Varicose veins aren’t exclusive to pregnancy, but pregnancy can contribute to the development of varicose veins. About 40% of expectant mothers develop varicose veins. But what is it about pregnancy that makes vein issues more common?
Below, Dr. Henock Saint-Jaques explores the link between pregnancy and varicose veins 一 and what you can do if your varicose veins linger long after your pregnancy.
Pregnancy changes a woman’s body in many obvious ways to support a growing baby, but pregnancy also contributes to many cardiovascular changes 一 changes that you can’t necessarily see with the naked eye. During pregnancy, a woman’s blood volume increases anywhere from 20-100% above prepregnancy levels. The average increase, however, is about 45%.
While this blood volume increase is necessary to deliver enough oxygen and nutrients to your growing baby via the placenta, it does have an unintended side effect: The increased volume enlarges your veins. The increased blood volume, the enlarged veins, and the heavy weight of a growing baby all put pressure on the blood vessels in your pelvis, particularly your largest vein, the inferior vena cava.
This can alter the blood flow, and if blood flow is disrupted, it can pool in your veins, causing those tell-tale purple bulging veins. This explains how pregnancy increases your risk of both varicose veins and hemorrhoids.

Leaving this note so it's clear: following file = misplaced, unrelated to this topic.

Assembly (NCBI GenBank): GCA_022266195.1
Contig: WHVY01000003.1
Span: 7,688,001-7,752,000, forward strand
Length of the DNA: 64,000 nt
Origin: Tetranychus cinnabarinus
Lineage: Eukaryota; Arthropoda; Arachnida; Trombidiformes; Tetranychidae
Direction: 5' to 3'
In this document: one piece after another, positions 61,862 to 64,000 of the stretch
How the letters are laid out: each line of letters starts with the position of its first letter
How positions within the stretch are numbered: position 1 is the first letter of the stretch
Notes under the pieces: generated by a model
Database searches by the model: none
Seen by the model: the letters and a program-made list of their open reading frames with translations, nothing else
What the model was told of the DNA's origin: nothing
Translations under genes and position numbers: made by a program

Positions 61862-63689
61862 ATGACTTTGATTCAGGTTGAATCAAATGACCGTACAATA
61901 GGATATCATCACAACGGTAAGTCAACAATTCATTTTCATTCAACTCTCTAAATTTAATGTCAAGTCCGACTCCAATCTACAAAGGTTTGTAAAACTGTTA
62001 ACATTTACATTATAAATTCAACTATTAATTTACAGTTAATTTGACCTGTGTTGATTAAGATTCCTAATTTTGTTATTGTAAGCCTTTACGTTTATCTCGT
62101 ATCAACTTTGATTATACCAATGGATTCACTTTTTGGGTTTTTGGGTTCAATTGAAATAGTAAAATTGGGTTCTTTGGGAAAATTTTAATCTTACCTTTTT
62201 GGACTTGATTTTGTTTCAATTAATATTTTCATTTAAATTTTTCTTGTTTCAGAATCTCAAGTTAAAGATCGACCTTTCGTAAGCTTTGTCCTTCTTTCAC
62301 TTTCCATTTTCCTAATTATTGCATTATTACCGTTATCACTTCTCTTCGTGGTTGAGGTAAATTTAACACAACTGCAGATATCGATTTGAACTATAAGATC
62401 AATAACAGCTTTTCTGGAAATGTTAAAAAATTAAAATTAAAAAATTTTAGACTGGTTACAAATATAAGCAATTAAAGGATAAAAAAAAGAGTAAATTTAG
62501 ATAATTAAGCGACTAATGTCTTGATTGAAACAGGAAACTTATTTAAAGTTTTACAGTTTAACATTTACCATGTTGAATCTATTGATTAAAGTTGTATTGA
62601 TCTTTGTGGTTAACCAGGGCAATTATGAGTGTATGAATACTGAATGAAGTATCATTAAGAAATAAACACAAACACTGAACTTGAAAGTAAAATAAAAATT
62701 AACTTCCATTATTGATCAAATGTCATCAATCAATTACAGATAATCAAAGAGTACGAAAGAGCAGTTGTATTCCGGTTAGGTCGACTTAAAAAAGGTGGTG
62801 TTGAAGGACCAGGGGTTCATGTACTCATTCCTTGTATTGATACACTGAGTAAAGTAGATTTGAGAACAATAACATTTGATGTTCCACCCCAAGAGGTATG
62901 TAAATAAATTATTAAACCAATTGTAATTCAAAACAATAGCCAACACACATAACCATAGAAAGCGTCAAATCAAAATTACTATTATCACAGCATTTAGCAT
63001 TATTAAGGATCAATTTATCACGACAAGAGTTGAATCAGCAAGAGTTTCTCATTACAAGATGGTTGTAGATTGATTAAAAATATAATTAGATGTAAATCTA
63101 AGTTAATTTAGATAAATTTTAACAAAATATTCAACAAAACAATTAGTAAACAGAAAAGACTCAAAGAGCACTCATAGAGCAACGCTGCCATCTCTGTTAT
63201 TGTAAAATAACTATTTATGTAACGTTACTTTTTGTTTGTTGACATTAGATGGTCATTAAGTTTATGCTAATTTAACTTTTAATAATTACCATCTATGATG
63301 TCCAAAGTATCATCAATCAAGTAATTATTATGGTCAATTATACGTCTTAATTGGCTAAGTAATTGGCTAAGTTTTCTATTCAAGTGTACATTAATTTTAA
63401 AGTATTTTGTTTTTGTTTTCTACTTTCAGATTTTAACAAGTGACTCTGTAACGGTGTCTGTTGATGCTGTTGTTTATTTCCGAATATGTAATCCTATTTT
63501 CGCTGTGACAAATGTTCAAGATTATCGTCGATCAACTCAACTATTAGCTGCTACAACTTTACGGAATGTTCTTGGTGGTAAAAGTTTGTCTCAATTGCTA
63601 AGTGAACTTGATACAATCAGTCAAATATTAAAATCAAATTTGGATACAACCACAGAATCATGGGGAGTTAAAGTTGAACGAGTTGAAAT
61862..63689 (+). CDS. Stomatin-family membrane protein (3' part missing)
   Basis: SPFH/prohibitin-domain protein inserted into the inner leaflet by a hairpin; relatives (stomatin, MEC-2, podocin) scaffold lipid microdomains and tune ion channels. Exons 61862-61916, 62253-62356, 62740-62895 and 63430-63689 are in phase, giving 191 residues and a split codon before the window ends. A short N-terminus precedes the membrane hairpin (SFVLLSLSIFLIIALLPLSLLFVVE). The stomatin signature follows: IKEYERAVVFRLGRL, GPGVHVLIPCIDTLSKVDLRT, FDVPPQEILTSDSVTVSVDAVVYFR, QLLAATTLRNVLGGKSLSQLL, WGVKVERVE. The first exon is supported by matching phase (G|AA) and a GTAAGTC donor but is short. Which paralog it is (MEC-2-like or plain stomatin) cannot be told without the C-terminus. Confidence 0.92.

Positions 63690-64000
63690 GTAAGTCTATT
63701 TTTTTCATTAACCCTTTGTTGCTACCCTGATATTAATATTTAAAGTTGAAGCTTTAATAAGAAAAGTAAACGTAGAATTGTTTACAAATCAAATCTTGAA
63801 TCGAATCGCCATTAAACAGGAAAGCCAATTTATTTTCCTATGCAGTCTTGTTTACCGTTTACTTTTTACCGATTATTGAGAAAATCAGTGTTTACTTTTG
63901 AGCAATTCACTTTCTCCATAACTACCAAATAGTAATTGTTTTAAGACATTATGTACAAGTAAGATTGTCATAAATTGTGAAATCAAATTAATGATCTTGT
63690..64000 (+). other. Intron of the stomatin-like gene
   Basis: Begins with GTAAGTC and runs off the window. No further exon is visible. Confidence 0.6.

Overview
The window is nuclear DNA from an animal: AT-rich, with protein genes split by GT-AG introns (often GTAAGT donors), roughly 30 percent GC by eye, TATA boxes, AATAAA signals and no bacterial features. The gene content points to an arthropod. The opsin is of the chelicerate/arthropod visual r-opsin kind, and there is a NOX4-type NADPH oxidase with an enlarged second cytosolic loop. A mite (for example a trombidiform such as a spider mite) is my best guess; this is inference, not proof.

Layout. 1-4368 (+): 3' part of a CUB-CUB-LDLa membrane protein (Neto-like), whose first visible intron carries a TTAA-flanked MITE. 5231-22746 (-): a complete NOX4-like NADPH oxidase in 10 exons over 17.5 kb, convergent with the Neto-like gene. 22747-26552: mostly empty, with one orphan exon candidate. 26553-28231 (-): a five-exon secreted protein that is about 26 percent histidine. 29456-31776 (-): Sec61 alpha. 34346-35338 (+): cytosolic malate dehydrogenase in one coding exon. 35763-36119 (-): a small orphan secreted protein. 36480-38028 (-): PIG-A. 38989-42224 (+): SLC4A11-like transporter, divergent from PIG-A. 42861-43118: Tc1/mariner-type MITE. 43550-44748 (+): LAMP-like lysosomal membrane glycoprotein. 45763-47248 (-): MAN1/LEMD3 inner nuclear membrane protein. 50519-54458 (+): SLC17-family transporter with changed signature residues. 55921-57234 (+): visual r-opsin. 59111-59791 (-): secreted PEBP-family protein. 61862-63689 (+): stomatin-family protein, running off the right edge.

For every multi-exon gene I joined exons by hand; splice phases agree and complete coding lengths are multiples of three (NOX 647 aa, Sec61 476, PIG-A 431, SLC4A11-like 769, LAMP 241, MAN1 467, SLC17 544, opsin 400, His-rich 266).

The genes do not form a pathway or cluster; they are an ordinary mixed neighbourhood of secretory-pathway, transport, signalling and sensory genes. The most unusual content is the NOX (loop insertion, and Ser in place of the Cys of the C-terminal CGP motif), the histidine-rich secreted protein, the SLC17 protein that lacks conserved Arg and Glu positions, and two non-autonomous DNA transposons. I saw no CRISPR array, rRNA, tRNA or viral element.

Varicose veins can form in your legs, in the genital area, and even in your rectum. (Hemorrhoids are similar to varicose veins and are swollen veins that cause discomfort.) To compound the issue, many pregnant women struggle with constipation, which can further exacerbate varicose veins in your rectum.
Because varicose veins do have some risk factors that aren’t within your control (such as family history) and you can’t avoid the blood volume increase during pregnancy, you can’t prevent varicose veins with a 100% guarantee. That being said, there are strategies you can take to reduce the symptoms of varicose veins and help prevent them from getting worse.
Keep these tips in mind:
Because varicose veins can cause aches, cramping, and a sensation of heaviness, don’t hesitate to reach out to us if your symptoms become problematic.
For some women, varicose veins get better after delivery because there isn’t as much pressure on your vena cava as there was during pregnancy, but this isn’t the case for all women.
While lifestyle modifications can help you manage varicose vein symptoms while you’re pregnant, you might consider other treatments once your baby is born. Here at Harlem Cardiology, we offer a variety of options for eliminating varicose veins.
Depending on your overall health and your specific needs, Dr. Saint-Jacques may recommend any of the following:
To learn more about your varicose vein treatment options at our Madison Avenue office, call us at 646-381-2181 to set up an appointment. Alternatively, you can book a consultation online.